Seeing the light of version control

(Originally written on 30 June 2007. Revised on 25 October 2008.)

This article is dedicated to all the programmers who are still not using a version control system. I know you are out there; I was one of you mere weeks ago. But that has changed, and believe me, it's a world of difference.

Maybe you work alone, and maybe you don't go back very often. Maybe you tried CVS or Subversion and decided it's not worth the hassle. I know I did. Remembering what you changed today? Sort files by date! Entering a new phase of the project? Make a backup copy. But after a while, the excuses begin to wear thin. Keeping track of changes in your mind is becoming difficult. You end up working in a team, and keeping your hands off other people's files in not always possible. And then, somebody makes changes to an old version of the software, and you're tasked with integrating them into the latest one...

See, your/my mistake was to think that notions such as "branch", "merging", and "changeset" were invented for the benefit of version control software. But in truth, you/I have been working with such things in the first place; we just did not have any names for them. Whoever invented version control just made them explicit, and most importantly automated everything.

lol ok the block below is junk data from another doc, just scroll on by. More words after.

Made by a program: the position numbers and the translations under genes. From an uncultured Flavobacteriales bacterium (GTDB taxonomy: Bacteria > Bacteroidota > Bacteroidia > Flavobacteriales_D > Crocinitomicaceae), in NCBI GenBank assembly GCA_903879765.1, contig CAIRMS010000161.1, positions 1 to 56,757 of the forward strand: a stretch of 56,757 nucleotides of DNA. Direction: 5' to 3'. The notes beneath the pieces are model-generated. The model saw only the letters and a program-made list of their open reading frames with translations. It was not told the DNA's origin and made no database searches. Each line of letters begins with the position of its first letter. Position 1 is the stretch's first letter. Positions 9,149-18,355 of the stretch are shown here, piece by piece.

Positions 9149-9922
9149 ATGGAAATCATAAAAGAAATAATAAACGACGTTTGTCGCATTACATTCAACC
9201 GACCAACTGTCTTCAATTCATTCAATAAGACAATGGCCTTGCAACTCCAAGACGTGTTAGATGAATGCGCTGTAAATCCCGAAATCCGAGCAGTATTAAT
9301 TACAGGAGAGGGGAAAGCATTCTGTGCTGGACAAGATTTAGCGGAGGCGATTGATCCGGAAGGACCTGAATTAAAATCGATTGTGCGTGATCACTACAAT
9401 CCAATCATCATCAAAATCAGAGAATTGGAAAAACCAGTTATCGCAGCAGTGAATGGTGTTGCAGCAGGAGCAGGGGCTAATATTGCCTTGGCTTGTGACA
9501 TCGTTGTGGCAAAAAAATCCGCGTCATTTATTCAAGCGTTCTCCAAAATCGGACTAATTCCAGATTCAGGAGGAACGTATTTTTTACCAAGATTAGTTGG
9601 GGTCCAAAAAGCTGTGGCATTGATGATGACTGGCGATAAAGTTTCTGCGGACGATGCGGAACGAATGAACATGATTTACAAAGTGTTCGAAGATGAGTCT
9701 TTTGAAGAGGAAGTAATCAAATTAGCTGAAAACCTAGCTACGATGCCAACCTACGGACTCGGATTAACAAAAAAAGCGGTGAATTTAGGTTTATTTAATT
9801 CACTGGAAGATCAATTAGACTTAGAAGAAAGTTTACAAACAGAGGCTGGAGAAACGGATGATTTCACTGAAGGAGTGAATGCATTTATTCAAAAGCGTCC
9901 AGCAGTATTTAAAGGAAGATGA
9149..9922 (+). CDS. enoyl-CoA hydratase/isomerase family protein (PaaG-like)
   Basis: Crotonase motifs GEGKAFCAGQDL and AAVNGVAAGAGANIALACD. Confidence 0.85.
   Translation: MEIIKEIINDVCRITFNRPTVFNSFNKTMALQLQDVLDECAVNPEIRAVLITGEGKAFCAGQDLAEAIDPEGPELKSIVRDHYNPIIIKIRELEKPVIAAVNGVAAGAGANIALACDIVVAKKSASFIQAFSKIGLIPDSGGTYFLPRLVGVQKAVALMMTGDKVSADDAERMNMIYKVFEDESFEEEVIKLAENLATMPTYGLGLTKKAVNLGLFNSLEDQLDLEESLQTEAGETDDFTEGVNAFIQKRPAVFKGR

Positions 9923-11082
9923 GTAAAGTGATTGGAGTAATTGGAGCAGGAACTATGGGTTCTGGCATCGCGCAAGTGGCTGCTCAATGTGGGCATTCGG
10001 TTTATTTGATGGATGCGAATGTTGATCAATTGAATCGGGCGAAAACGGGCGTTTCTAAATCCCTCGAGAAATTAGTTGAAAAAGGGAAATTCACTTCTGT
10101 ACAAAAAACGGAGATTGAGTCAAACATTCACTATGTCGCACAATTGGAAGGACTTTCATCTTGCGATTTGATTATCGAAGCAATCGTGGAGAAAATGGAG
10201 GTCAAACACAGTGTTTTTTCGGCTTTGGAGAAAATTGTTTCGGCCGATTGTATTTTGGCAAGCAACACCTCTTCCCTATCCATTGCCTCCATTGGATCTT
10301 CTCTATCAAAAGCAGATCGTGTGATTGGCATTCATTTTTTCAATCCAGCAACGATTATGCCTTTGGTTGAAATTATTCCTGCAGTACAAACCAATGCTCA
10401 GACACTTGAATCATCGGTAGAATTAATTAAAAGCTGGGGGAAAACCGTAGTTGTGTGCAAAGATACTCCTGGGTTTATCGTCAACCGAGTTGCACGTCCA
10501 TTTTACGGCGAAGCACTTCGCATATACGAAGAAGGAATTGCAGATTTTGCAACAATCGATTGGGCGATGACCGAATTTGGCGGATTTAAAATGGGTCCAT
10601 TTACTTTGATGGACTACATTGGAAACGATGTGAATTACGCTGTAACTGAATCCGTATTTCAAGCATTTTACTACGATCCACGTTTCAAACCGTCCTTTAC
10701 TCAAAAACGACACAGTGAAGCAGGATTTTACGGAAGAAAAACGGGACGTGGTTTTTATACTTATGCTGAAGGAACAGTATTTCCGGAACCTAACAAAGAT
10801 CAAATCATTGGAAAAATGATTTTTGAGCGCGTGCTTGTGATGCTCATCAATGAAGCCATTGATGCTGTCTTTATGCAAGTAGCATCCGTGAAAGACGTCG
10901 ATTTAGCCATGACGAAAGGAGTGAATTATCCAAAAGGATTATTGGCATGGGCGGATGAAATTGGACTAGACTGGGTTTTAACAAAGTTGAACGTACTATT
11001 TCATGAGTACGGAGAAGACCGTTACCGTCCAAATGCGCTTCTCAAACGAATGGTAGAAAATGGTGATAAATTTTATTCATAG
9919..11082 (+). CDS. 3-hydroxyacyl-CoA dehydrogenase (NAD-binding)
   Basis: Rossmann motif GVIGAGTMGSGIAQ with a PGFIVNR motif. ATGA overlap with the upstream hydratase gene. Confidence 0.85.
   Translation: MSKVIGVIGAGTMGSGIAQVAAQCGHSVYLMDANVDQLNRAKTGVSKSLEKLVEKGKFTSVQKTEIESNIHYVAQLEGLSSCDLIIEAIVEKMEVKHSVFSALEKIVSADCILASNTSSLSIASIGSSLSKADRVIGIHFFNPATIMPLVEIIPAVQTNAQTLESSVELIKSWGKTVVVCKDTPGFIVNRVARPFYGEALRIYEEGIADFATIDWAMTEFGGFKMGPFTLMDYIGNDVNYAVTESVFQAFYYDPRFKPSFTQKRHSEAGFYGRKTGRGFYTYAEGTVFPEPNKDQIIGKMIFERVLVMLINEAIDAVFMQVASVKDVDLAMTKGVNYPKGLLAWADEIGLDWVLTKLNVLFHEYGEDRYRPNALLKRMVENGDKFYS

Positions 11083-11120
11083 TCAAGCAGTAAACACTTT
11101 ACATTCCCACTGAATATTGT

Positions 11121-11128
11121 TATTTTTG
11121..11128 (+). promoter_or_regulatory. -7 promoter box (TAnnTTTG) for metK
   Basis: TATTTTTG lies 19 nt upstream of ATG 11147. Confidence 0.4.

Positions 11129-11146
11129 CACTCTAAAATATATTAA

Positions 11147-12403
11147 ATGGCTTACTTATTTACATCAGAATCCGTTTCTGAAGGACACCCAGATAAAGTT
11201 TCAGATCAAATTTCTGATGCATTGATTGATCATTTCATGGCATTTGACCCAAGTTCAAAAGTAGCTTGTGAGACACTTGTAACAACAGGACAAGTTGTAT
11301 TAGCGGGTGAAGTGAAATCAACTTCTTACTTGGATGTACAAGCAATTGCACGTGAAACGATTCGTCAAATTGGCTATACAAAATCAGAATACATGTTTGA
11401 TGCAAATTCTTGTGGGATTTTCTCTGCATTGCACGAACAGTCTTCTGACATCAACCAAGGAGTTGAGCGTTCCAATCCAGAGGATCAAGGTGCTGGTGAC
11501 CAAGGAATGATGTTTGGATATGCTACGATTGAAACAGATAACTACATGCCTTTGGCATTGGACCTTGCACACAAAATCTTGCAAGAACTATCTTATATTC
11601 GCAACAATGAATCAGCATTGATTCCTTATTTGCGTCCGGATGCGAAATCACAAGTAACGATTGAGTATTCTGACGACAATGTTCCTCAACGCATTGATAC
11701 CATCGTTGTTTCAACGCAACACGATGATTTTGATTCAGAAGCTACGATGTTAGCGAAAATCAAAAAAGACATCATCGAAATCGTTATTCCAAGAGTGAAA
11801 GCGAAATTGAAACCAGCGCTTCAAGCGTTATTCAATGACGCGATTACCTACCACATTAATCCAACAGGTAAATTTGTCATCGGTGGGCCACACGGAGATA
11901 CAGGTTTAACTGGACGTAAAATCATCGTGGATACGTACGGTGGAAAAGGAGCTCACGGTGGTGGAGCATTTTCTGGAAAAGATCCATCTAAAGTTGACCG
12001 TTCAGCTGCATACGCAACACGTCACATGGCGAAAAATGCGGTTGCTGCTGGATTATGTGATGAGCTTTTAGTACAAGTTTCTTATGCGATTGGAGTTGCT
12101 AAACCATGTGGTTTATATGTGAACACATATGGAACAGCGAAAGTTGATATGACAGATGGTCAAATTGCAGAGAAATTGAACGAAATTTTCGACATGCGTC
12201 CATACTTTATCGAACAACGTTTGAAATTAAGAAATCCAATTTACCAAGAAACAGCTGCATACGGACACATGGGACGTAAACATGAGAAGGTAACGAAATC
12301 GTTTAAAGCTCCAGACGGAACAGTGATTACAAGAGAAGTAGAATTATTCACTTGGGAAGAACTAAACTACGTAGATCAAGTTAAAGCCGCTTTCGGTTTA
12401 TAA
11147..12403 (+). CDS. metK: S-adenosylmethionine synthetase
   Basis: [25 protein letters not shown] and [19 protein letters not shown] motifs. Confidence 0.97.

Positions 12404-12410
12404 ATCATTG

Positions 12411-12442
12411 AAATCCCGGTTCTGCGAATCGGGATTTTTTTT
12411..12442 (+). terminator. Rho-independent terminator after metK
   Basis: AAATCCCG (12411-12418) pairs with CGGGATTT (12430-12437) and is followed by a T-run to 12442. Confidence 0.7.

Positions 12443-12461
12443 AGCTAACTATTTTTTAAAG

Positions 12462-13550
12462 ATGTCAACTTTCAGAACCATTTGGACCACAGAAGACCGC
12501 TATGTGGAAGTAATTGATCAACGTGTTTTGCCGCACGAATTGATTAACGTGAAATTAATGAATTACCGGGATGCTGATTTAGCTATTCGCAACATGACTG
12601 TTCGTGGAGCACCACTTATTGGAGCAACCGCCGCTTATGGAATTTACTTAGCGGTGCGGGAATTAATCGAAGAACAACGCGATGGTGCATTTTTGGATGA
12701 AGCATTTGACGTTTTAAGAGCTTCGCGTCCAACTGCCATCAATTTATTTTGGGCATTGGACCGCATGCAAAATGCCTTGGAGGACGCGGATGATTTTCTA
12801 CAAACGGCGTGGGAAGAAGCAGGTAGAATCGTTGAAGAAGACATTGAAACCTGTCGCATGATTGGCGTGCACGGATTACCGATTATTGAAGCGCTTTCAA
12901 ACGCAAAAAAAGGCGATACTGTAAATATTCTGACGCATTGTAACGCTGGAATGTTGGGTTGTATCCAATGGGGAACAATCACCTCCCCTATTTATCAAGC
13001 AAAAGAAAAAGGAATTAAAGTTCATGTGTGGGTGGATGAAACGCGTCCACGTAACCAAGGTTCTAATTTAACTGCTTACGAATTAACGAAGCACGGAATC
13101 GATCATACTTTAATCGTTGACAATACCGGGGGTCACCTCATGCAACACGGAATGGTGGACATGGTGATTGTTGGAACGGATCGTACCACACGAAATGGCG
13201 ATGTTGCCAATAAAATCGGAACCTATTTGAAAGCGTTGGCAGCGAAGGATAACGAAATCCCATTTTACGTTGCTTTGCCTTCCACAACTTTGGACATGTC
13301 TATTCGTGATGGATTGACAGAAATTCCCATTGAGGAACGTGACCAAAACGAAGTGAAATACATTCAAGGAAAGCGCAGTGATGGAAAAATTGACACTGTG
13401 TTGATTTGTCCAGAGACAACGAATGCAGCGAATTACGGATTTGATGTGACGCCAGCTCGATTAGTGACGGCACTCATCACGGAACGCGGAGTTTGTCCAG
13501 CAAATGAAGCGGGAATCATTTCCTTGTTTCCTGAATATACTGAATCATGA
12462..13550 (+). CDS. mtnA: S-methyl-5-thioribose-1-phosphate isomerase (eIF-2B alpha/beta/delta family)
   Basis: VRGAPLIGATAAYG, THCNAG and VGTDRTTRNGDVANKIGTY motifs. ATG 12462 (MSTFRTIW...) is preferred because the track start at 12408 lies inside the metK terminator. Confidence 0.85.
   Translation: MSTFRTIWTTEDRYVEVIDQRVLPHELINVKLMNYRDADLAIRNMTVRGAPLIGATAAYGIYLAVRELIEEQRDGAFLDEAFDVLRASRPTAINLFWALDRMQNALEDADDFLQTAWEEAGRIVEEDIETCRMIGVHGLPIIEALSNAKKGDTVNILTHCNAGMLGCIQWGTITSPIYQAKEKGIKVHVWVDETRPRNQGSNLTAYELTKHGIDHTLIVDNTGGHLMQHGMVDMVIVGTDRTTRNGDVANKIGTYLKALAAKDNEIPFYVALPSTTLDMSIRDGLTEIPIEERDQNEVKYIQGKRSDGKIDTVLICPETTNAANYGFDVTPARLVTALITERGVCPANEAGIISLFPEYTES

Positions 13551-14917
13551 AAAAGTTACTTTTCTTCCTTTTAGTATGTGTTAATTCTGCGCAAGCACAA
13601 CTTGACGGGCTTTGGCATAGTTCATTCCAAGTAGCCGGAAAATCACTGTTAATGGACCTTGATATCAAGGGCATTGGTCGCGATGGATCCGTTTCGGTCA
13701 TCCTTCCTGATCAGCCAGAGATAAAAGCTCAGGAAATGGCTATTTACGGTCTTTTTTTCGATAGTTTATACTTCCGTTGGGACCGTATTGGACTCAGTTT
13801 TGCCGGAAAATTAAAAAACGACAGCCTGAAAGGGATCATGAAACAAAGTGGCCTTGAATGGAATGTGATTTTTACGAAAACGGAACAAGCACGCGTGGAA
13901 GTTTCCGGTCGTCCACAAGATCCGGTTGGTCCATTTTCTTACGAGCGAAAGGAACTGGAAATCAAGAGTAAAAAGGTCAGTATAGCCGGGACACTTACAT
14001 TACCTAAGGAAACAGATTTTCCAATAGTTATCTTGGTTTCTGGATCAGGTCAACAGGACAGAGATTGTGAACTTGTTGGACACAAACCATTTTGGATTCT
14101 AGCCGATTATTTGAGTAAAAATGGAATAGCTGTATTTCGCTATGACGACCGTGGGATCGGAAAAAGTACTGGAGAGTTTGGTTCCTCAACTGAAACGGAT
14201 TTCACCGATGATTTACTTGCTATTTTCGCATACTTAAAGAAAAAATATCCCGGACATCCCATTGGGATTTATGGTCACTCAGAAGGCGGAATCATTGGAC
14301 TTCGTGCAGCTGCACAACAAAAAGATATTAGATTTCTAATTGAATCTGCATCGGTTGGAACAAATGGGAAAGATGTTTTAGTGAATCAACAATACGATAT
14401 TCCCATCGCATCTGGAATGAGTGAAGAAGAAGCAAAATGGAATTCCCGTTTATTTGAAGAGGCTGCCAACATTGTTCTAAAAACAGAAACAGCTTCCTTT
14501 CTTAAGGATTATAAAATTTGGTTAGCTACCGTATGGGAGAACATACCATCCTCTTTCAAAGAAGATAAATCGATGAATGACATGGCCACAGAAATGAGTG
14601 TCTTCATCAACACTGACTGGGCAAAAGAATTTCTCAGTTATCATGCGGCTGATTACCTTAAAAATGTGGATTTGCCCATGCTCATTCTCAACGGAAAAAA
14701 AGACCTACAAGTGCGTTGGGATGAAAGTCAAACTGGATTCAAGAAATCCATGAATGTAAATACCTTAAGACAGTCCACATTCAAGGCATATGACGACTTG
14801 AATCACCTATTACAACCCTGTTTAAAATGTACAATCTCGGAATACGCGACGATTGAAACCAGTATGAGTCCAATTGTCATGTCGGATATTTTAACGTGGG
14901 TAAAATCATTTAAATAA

Still, how did I end up using version control? Well, it all started with a presentation of GIT by Linus Torvalds. It was followed by a flurry of blog posts by Mark Shuttleworth. In the end, I got interested enough to do some reading about this "distributed version control" thing. A few tutorials later, I was trying out Bazaar.

I won't turn this post into a Bazaar tutorial. I recommend the one called The Independant. Just a few highlights to wet your appetite:

  • no initial setup is required (beyond configuring your name and e-mail). The project directory is the repository;
  • you need two simple commands to set up a repository, and three more for day-to-day operations. Overall, I've used six or seven commands and three options;
  • to bring someone into the project, just send them a copy of the project directory, or put it up on a Web server. It's that easy.

Yes, it's a command line application. Yes, it runs on Windows, too. Yes, there are graphical front ends if you insist. No, you're out of excuses.